Malawi Congress Party (MPC) spokesperson on finance Alexander Dzonzi has challenged government to do more on taxation issues, pressing for an overhaul of all tax policies.
Dzonzi, speaking at a recent high level meeting on development effectiveness in Lilongwe, said as it stands now, the tax systems is too ‘labour intensive’ and is burdening the poor.
“More often, the Value Added Tax [VAT] fetches more in terms of revenue seconded by Pay As You Earn [Paye] and ironically, corporate tax contribution is the least,” said Dzonzi, a member of both the Budget and Finance Committee of Parliament and Legal Affairs Committee of Parliament.
The Corporate tax rate in Malawi stands at 30 percent, while the standard VAT is at 16.5 percent. On one hand, the zero rated threshold for Paye stands at K20 000 ($40).
The legislator also said the country’s Taxation Act is one of the oldest laws in the country, which he said needs urgent review to be in tandem with emerging issues.
He also took a swipe at the Directorate of Road Traffic and Safety Services and Immigration Department, saying they are currently using obsolete equipment and hence are grappling to bring to government adequate non-tax revenue.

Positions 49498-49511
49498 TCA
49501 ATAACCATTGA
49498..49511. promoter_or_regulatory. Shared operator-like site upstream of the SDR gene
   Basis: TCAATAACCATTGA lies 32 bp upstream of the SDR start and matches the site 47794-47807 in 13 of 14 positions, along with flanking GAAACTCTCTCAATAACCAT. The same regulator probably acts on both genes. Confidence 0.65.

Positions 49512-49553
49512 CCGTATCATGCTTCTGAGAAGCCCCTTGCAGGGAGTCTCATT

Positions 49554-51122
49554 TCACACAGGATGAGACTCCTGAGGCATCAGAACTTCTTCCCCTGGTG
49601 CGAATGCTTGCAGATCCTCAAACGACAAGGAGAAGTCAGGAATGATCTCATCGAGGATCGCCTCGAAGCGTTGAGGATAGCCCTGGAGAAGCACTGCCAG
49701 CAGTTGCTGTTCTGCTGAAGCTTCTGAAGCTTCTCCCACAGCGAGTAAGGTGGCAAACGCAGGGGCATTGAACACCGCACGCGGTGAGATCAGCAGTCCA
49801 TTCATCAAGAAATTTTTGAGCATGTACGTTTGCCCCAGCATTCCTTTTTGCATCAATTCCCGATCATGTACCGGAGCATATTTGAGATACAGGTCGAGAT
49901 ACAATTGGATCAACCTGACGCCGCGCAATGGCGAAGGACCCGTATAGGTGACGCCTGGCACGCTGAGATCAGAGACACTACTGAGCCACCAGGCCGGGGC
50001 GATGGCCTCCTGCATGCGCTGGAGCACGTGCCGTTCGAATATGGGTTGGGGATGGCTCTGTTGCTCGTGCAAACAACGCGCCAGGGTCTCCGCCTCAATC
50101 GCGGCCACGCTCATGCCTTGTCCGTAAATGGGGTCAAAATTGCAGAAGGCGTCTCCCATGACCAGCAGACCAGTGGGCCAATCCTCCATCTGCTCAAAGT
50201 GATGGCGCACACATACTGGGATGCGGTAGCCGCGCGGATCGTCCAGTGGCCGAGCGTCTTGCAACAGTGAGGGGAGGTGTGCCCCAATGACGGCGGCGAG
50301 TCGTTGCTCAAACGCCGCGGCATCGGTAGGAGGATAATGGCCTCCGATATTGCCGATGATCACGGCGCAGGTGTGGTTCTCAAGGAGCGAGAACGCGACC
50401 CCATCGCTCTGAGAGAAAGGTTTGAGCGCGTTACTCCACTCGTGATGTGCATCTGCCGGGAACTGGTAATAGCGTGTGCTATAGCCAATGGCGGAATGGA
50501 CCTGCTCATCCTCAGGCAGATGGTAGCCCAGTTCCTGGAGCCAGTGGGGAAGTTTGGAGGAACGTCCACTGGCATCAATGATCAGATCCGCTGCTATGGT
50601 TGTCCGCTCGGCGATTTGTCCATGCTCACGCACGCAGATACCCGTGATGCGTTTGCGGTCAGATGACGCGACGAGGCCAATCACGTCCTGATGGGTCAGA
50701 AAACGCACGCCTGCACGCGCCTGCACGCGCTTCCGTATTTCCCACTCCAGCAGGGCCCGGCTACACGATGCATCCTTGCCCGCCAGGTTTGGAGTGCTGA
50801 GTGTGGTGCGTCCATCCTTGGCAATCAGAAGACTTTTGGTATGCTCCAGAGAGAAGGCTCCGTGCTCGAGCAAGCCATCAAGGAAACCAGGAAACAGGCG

Dzonzi warned authorities that proceeds from customs and excise duties will continue to dwindle as Malawi intensifies regional integration in the Southern Africa Development Community (Sadc), the Common Market for Eastern and Southern Africa (Comesa), among others.
All the imports into Malawi from member States of Sadc and Comesa are mostly duty-free as per the two treaties that Malawi is signatory.
“Bearing in mind that we are financing our budget using domestic resources, tax is very key and I know government is geared towards broadening the tax base, but we need to do more on taxation by overhauling the tax regime,” said Dzonzi.
The World Bank, in its latest report on Malawi, the Fiscal Monitor, described tax system for Malawi as non-transparent and complex in nature.
The report said Malawi collects tariff revenues primarily from only a limited number of import flows, saying more than half of all imports enter at zero rates of duty, with a further 32 percent entering under tariff lines, with a statutory duty of 10 percent.
Finance, Economic Planning and Development Minister Goodall Gondwe, reacting to Dzonzi, defended Malawi’s tax system, arguing is one of the best tax regimes in the world citing ‘recent studies.’